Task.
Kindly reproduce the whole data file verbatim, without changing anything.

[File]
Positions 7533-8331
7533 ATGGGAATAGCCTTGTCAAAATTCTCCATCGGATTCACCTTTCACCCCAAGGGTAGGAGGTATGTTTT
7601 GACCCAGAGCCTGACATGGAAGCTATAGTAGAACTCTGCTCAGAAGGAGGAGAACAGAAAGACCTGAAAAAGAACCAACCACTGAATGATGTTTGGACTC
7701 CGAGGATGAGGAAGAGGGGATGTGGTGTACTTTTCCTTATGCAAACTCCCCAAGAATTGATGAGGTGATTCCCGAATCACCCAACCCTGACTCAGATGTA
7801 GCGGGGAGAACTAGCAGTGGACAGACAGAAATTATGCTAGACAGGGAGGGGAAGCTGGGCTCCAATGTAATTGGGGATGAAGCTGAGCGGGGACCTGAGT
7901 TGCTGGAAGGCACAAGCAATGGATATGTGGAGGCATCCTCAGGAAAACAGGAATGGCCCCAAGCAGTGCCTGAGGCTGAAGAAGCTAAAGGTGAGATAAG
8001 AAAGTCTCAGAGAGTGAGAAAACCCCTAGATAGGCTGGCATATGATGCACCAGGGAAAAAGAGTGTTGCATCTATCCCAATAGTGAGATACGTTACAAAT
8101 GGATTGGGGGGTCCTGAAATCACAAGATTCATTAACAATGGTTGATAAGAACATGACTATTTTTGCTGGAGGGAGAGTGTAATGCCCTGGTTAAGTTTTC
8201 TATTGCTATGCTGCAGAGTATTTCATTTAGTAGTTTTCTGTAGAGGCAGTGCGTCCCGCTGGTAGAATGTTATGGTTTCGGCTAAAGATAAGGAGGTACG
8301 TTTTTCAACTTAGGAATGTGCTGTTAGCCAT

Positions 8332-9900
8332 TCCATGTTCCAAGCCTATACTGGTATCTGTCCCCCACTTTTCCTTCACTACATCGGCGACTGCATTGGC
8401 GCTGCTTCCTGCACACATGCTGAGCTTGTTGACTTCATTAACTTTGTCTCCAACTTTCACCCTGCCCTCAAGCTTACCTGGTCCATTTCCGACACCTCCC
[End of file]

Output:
Positions 7533-8331
7533 ATGGGAATAGCCTTGTCAAAATTCTCCATCGGATTCACCTTTCACCCCAAGGGTAGGAGGTATGTTTT
7601 GACCCAGAGCCTGACATGGAAGCTATAGTAGAACTCTGCTCAGAAGGAGGAGAACAGAAAGACCTGAAAAAGAACCAACCACTGAATGATGTTTGGACTC
7701 CGAGGATGAGGAAGAGGGGATGTGGTGTACTTTTCCTTATGCAAACTCCCCAAGAATTGATGAGGTGATTCCCGAATCACCCAACCCTGACTCAGATGTA
7801 GCGGGGAGAACTAGCAGTGGACAGACAGAAATTATGCTAGACAGGGAGGGGAAGCTGGGCTCCAATGTAATTGGGGATGAAGCTGAGCGGGGACCTGAGT
7901 TGCTGGAAGGCACAAGCAATGGATATGTGGAGGCATCCTCAGGAAAACAGGAATGGCCCCAAGCAGTGCCTGAGGCTGAAGAAGCTAAAGGTGAGATAAG
8001 AAAGTCTCAGAGAGTGAGAAAACCCCTAGATAGGCTGGCATATGATGCACCAGGGAAAAAGAGTGTTGCATCTATCCCAATAGTGAGATACGTTACAAAT
8101 GGATTGGGGGGTCCTGAAATCACAAGATTCATTAACAATGGTTGATAAGAACATGACTATTTTTGCTGGAGGGAGAGTGTAATGCCCTGGTTAAGTTTTC
8201 TATTGCTATGCTGCAGAGTATTTCATTTAGTAGTTTTCTGTAGAGGCAGTGCGTCCCGCTGGTAGAATGTTATGGTTTCGGCTAAAGATAAGGAGGTACG
8301 TTTTTCAACTTAGGAATGTGCTGTTAGCCAT

Positions 8332-9900
8332 TCCATGTTCCAAGCCTATACTGGTATCTGTCCCCCACTTTTCCTTCACTACATCGGCGACTGCATTGGC
8401 GCTGCTTCCTGCACACATGCTGAGCTTGTTGACTTCATTAACTTTGTCTCCAACTTTCACCCTGCCCTCAAGCTTACCTGGTCCATTTCCGACACCTCCC